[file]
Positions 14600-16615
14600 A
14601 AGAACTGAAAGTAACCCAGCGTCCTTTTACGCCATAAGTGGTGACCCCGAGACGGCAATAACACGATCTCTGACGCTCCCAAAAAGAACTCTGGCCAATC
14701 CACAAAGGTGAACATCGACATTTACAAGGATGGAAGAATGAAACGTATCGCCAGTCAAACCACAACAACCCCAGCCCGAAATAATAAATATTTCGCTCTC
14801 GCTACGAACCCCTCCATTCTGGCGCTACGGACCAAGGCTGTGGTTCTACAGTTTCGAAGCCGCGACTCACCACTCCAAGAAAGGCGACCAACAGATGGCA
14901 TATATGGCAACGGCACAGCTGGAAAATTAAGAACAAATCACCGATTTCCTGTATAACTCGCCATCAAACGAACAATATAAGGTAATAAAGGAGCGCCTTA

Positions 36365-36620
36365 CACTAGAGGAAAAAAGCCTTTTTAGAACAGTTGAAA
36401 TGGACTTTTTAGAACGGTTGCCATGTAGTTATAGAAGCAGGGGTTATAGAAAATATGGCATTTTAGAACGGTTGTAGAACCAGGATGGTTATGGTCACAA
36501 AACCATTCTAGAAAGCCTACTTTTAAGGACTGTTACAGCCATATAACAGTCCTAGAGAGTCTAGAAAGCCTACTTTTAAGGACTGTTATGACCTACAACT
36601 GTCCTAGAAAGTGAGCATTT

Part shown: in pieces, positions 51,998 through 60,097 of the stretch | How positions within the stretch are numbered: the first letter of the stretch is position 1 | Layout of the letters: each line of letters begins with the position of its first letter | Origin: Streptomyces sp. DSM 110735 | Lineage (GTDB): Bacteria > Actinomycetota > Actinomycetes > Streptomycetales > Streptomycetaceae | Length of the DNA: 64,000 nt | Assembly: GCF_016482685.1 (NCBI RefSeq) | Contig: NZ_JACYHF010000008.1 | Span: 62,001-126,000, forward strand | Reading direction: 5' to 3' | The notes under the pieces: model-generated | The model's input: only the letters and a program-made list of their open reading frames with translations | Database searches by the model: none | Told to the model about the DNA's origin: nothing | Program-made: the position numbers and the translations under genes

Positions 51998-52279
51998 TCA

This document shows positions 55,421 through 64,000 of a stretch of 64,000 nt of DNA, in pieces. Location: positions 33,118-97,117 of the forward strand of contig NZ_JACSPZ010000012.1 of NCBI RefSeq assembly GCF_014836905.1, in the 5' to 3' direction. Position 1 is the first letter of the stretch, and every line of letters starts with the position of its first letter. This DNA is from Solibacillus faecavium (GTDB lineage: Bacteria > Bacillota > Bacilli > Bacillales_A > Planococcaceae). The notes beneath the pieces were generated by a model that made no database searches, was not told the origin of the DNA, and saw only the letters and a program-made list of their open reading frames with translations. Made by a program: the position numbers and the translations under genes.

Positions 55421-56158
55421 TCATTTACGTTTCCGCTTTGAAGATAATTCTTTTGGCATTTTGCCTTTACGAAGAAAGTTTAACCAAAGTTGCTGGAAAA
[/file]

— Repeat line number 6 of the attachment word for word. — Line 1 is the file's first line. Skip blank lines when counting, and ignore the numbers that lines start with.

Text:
14901 TATATGGCAACGGCACAGCTGGAAAATTAAGAACAAATCACCGATTTCCTGTATAACTCGCCATCAAACGAACAATATAAGGTAATAAAGGAGCGCCTTA